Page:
Authenticity is one of the keys to experiential marketing, or to all Decent Marketing, for that matter. So you can just imagine how much I can't stand it when a company is undeservedly self-congratulatory, or takes credit where credit isn't due. Delta's new full-page ad campaign for its launch of Simplifares really grates on my nerves. The ad features the headline "How one airline is changing everything," as well as the company's new slogan "Good goes around." Are you kidding me?!
As a Delta Medallion member and resident of Atlanta, I feel I can discuss Delta with a fair amount of authority. Firstly, on the headline "How one airline is changing everything", Delta clearly was not the airline that changed everything. Have they never heard of Southwest Airlines or JetBlue? If we were being perfectly honest here, the ad might have read "How one airline finally got the picture" or "How one airline eventually got a clue before going completely bankrupt". For sure, other major airlines are now following suit, so Delta is having an impact, but I still don't see how they could have written that ad with a straight face.
And then there's "good goes around". Well it sure does. So what is it that Delta has done that is so good the company felt it should claim the phrase as its slogan? I decided to check out the last 2004 Air Travel Consumer Report from the Department of Transportation. According to that report, from October 2003 to October 2004, Delta ranked 15th out of 19 airlines tracked in terms of on-time arrivals, with 76.8% of arrivals on time. Continental, JetBlue, United, Airtran, Northwest and Southwest all had better percentages. When it comes to bags, Delta mishandled more bags than any other airline in October 2004, according to the report, with 34,723 baggage reports. They also oversold more flights than JetBlue, Airtran, United, American, Northwest, US Airways and Southwest. And finally, in terms of complaints filed with the Department of Transportation by consumers, the report indicates that Delta received more complaints than any other airline in October 2004, and ranked 16th out of 19 airlines tracked in terms of complaints per enplanements. The airlines with the least complaints were ExpressJet, SkyWest, JetBlue and Southwest. If that’s the kind of good that’s going around, I don’t want any.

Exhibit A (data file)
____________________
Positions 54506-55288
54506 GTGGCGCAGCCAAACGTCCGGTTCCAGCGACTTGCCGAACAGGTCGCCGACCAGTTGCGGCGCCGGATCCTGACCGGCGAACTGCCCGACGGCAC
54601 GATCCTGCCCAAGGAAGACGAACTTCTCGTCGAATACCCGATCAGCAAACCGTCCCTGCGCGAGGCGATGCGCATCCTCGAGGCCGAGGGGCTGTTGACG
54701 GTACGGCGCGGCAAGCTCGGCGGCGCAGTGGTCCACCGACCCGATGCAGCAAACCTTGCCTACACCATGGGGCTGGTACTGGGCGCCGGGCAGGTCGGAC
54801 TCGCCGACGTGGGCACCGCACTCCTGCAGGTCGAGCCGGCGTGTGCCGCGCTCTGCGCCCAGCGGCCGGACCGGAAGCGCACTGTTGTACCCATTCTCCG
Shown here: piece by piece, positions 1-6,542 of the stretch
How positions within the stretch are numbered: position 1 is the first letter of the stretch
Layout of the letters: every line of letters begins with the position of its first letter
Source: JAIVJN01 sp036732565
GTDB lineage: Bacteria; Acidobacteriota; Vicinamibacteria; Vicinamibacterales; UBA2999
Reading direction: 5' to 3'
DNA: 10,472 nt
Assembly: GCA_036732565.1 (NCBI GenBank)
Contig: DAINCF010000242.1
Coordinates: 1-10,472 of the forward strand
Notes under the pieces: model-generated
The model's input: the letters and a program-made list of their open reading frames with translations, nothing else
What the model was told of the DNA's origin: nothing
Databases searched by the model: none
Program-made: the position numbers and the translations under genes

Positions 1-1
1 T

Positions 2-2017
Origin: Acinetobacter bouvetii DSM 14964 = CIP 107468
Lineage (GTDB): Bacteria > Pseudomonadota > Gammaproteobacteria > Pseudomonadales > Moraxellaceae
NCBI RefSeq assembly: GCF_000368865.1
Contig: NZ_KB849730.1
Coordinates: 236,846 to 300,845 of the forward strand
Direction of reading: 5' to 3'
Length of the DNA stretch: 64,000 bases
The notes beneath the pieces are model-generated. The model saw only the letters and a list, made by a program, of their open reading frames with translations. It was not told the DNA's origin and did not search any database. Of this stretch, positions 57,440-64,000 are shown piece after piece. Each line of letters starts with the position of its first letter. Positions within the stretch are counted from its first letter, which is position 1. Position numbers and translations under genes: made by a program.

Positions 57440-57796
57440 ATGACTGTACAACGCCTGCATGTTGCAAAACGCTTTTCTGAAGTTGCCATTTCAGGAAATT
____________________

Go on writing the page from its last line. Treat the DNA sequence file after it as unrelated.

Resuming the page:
As an Atlantan, as someone who lives on the South side of the city where most of the pilots and flight attendants live, and as a Delta frequent flyer, I want Delta to succeed. It’s great to be able to run up to Hartsfield and go anywhere I want to go, and actually have a chance of getting an upgrade now and then. But you can’t claim you’re Hertz when you’re Avis or Enterprise. Delta would have been better served to take the “We’re going to try harder” approach. It would be more believable, and completely welcomed.